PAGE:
With more news about cyberattacks making headlines, organizations who rely on a Managed Service Provider (MSP) are starting to ask questions about how their data is being protected – including requests for MSPs to prove they have the knowledge of proper data protection processes and their own cybersecurity program in place.
In a recent webinar, Defendify Success Managers Shanna Utgard and Glen Capen shared real examples of issues MSPs face to protect themselves from evolving cyber threats, like ransomware and finding a way to offer comprehensive cybersecurity to their clients. Read on for a recap of their conversation.
Meeting Client Demands
Clients are increasingly asking MSPs for proof of cybersecurity services, many being driven by requirements from cyber insurance or vendors. The cyber insurance industry is still relatively new and challenging to manage as threats rapidly change. Insurance carriers ask applicants about their current cybersecurity practices and processes through in-depth questionnaires, also known as third-party assessments. These assessments lay the foundation of how the insurance carrier determines an organization’s risk factor and figure out their premiums.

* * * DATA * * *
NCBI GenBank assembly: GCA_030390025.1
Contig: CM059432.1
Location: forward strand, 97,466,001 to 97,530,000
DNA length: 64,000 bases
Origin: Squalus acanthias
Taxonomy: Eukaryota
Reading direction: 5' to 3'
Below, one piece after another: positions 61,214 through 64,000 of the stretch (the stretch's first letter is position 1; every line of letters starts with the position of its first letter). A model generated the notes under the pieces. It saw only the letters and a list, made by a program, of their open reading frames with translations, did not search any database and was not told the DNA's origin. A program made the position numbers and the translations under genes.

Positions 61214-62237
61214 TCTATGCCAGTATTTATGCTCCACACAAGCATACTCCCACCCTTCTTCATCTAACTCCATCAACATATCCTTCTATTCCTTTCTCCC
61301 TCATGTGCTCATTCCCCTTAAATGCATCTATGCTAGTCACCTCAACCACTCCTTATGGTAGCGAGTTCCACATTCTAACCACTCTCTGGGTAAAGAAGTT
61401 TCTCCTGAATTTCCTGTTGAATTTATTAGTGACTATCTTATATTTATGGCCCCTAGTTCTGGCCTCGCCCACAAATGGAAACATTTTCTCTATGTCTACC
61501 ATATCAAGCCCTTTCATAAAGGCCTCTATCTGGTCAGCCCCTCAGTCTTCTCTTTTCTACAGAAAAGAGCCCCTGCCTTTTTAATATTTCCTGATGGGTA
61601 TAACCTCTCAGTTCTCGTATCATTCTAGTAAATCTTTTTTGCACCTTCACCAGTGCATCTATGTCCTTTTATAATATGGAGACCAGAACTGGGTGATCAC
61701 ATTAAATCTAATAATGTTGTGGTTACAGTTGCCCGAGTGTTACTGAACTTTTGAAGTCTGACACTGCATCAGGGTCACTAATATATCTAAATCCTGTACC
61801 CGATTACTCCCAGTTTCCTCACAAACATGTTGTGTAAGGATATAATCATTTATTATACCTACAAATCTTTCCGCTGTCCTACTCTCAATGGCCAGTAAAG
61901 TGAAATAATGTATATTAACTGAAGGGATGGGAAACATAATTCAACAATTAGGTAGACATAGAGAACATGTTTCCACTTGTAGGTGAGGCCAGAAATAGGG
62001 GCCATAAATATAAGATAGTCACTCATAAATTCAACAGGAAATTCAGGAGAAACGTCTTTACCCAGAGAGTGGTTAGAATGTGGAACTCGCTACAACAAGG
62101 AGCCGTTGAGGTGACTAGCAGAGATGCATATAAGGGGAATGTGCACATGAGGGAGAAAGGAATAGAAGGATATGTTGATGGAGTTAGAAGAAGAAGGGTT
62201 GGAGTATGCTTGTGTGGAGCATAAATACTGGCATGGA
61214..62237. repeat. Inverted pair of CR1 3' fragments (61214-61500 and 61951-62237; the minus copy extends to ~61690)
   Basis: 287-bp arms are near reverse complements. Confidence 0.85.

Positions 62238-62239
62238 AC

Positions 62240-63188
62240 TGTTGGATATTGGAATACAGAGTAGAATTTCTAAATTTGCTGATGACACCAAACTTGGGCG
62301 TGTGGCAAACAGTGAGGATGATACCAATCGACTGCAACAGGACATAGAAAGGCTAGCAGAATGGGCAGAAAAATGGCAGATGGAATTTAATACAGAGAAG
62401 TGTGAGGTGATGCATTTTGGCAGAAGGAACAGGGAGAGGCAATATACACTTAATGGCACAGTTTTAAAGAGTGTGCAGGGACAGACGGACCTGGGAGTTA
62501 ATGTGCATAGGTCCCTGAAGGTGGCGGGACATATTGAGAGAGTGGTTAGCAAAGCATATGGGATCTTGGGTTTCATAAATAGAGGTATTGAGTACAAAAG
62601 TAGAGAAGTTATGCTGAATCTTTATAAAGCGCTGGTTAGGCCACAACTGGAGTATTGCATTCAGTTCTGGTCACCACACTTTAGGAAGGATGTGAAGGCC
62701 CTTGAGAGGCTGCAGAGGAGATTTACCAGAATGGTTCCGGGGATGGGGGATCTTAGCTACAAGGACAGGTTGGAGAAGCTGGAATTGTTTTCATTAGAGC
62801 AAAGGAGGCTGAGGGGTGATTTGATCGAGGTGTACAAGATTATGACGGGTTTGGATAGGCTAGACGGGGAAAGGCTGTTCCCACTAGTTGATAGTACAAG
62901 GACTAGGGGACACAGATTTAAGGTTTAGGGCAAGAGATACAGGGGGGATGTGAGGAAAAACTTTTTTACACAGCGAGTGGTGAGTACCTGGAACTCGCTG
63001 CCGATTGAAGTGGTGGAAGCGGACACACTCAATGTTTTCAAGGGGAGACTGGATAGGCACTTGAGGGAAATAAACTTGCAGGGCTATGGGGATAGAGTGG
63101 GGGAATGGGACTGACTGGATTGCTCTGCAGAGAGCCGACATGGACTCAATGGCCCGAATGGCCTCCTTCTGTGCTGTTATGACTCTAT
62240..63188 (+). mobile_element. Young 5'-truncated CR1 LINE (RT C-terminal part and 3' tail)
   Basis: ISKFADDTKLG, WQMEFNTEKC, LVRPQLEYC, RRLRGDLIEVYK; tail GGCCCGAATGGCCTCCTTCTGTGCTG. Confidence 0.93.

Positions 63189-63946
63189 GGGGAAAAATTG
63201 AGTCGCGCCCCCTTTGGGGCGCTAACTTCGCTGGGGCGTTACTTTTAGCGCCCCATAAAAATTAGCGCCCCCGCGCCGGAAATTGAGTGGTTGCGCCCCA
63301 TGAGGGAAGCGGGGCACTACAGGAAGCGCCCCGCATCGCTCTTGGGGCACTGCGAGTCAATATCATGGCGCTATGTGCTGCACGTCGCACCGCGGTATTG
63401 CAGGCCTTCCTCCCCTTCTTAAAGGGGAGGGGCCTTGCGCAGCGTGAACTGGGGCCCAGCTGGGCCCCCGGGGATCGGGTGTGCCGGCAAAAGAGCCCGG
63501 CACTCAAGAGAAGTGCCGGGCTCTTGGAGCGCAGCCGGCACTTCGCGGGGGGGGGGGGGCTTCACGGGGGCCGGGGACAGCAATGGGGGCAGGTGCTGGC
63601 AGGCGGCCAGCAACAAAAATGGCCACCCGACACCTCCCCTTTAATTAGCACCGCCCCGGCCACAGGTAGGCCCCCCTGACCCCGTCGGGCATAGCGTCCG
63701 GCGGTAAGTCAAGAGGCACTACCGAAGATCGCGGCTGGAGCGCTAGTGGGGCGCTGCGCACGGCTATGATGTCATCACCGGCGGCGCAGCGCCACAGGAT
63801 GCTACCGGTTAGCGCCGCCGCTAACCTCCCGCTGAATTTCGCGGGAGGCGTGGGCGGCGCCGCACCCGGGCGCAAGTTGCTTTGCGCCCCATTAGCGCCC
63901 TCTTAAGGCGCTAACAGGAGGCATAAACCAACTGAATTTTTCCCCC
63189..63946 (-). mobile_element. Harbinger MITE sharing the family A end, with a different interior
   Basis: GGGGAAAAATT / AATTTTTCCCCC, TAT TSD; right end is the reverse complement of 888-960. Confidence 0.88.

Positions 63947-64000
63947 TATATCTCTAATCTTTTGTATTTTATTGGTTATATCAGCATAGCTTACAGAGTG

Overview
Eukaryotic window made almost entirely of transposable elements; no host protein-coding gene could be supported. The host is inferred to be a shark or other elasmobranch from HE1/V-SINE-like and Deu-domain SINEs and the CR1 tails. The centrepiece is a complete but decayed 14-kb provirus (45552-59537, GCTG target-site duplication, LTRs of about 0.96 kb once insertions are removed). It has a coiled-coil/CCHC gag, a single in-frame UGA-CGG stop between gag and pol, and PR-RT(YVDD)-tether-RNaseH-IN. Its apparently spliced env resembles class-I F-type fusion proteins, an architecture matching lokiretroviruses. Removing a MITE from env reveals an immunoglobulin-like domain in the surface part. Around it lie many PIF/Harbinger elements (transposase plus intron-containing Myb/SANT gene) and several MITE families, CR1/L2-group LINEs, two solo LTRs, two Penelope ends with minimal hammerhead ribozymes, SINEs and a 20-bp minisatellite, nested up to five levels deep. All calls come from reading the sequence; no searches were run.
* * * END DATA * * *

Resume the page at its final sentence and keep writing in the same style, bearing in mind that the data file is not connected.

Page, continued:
Managing the Conversation
MSPs may be hesitant to approach the topic with clients and prospects, anticipating push back over added fees. To head off any objections before they arise, MSPs should be prepared to discuss the types of services they currently provide as well as make a differentiation between managed IT services and security.
Working cybersecurity risk assessments into regular business operations provides an avenue for discussing insights into the risk landscape, identify gaps, and provide recommendations or solutions. It may take some education, but coming to the conversation armed with this background information will enable a more productive partnership.
Offering Comprehensive Cybersecurity
MSPs may be working with clients and prospects with minimal budgets and/or limited resources to devote to cybersecurity. Building the foundational pieces – the assessments, plans, and policies – into the organization’s stack is key to making the most of a cybersecurity program. These organizations should also be aware that even with all of the right technology and procedures, they may still experience a breach. Therefore, it is crucial to have a solid incident response plan that sets expectations at an employee level and coordinates all the different parties involved in response and recovery, which will minimize downtime after an attack.
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